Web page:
- Secrets and Lies of the Bailout (Rolling Stone, Jan 4, 2013):
It has been four long winters since the federal government, in the hulking, shaven-skulled, Alien Nation-esque form of then-Treasury Secretary Hank Paulson, committed $700 billion in taxpayer money to rescue Wall Street from its own chicanery and greed. To listen to the bankers and their allies in Washington tell it, you’d think the bailout was the best thing to hit the American economy since the invention of the assembly line. Not only did it prevent another Great Depression, we’ve been told, but the money has all been paid back, and the government even made a profit. No harm, no foul – right?
It was all a lie – one of the biggest and most elaborate falsehoods ever sold to the American people. We were told that the taxpayer was stepping in – only temporarily, mind you – to prop up the economy and save the world from financial catastrophe. What we actually ended up doing was the exact opposite: committing American taxpayers to permanent, blind support of an ungovernable, unregulatable, hyperconcentrated new financial system that exacerbates the greed and inequality that caused the crash, and forces Wall Street banks like Goldman Sachs and Citigroup to increase risk rather than reduce it. The result is one of those deals where one wrong decision early on blossoms into a lush nightmare of unintended consequences. We thought we were just letting a friend crash at the house for a few days; we ended up with a family of hillbillies who moved in forever, sleeping nine to a bed and building a meth lab on the front lawn.
Tags: AIG, Bailout, Bank of America, Banking, Barack Obama, Ben Bernanke, Bush administration, Citigroup, Economy, FDIC, Fed, Federal Reserve, Financial Crisis, General Motors, George Bush, Global News, GM, Goldman Sachs, Government, Great Depression, Henry Paulson, Jamie Dimon, Larry Summers, Lehman Brothers, Merrill Lynch, Neil Barofsky, Nomi Prins, Obama administration, Politics, Ponzi schemes, Sheila Bair, Society, TARP, Taxpayers, Timothy Geithner, U.S., Wachovia, Wall Street, Wells Fargo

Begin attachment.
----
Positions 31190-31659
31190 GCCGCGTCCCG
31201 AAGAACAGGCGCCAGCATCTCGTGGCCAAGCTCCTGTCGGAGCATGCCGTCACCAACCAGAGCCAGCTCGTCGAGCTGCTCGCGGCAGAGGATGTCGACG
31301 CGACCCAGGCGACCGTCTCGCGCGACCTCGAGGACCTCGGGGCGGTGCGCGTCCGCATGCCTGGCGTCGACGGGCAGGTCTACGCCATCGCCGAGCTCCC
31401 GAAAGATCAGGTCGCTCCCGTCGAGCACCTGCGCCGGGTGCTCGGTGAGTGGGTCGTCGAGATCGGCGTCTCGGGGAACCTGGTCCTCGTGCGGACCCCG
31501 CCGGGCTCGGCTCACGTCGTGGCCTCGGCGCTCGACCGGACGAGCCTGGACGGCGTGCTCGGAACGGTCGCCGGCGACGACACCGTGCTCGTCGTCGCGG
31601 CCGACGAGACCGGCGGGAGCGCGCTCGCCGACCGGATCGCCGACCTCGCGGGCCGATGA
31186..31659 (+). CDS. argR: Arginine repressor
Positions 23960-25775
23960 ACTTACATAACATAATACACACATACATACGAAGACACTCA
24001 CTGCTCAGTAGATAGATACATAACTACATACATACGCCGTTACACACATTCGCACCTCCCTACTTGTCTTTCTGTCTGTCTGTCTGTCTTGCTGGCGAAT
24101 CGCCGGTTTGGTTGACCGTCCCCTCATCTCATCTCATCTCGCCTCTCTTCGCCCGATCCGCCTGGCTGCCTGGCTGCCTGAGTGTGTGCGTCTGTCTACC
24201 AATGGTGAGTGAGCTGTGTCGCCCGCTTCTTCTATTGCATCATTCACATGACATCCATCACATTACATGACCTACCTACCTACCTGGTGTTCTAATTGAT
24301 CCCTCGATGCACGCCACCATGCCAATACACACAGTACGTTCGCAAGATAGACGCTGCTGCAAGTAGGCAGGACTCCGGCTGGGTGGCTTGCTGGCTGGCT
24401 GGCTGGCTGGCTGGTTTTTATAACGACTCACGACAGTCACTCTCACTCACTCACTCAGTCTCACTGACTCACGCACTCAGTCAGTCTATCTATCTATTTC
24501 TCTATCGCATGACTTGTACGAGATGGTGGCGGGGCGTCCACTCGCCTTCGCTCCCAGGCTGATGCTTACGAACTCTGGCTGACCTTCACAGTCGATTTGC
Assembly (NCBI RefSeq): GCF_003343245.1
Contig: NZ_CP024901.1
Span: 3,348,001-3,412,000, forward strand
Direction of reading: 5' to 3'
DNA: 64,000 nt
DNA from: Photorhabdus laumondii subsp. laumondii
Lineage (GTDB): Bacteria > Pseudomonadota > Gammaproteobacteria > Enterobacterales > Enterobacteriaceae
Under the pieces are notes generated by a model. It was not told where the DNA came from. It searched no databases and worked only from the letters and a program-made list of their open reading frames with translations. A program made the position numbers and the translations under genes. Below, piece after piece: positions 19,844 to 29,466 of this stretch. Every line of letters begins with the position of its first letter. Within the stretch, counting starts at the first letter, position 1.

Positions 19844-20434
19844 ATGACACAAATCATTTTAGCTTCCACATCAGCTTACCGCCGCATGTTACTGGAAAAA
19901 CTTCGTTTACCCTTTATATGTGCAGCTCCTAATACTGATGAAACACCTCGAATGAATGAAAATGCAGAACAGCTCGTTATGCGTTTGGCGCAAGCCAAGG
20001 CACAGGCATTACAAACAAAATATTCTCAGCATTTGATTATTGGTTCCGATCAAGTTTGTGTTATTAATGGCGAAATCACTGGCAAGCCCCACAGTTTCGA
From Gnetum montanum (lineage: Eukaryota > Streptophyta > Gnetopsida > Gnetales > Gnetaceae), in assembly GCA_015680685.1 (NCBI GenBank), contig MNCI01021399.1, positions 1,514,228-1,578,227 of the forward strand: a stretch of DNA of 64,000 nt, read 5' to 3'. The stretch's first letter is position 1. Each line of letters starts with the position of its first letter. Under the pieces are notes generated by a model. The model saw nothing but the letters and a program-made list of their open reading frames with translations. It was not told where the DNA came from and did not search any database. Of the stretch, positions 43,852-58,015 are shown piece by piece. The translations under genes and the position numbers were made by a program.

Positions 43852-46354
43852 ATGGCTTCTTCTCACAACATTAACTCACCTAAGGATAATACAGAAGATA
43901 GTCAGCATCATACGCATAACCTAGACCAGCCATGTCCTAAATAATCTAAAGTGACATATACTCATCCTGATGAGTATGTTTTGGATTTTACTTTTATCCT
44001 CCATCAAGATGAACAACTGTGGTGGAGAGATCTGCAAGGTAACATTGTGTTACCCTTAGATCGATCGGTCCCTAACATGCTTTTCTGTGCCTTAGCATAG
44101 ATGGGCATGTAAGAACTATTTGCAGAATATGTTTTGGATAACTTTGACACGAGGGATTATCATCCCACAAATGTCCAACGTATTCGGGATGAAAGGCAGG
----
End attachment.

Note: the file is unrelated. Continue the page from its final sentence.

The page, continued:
- Treasury announces GM exit strategy; automaker buying 200 million shares from U.S. (The Detroit News, Dec 19, 2012):
Washington — The Obama administration said Wednesday it will sell 200 million shares — or 40 percent of its remaining stake in General Motors Co. — back to the automaker and announced plans to completely exit the Detroit automaker by March 2014.
- Chart Of The Day: The Unprecedented Implosion Of European Car Sales (ZeroHedge, Dec 4, 2012):
The graphic below, which presents an unvarnished picture of Europe’s true economic state, needs no explanation:
In the context of the above, no explanation is also needed that quietly, and without much fanfare, French car-maker, Peugeot, and Europe’s second largest after VW, was recently GMed, and received a government bailout.
Carmaker Peugeot gets $9.1B government bailout
The French government has agreed to underwrite up to €7 billion ($9.1 billion) of bonds issued by Banque PSA Finance SA, the financing unit of carmaker PSA Peugeot Citroen SA, allowing the French automaker to offer low-cost credit to its dealerships and clients amid a slump in sales.
- GM Loses Over $49,000 On Every Chevy Volt (ZeroHedge, Sep 10, 2012):
Watching Phil LeBlow providing Ford with a reacharound this morning reminded us of total farce that is both the forest and the trees of the US auto industry. We have discussed the FUBAR channel-stuffing and the subprime-lending SNAFU but now, as Reuters reports, we see the ugly truth about GM’s little baby “the Volt is over-engineered and over-priced”. Nearly two years after the introduction of the path-breaking plug-in hybrid, GM is still losing as much as $49,000 on each Volt it builds….
Furthermore, there are some Americans paying just $5,050 to drive around for two years in a vehicle that cost as much as $89,000 to produce. And while the loss per vehicle will shrink as more are built and sold, GM is still years away from making money on the Volt, which will soon face new competitors from Ford, Honda and others. Continue reading »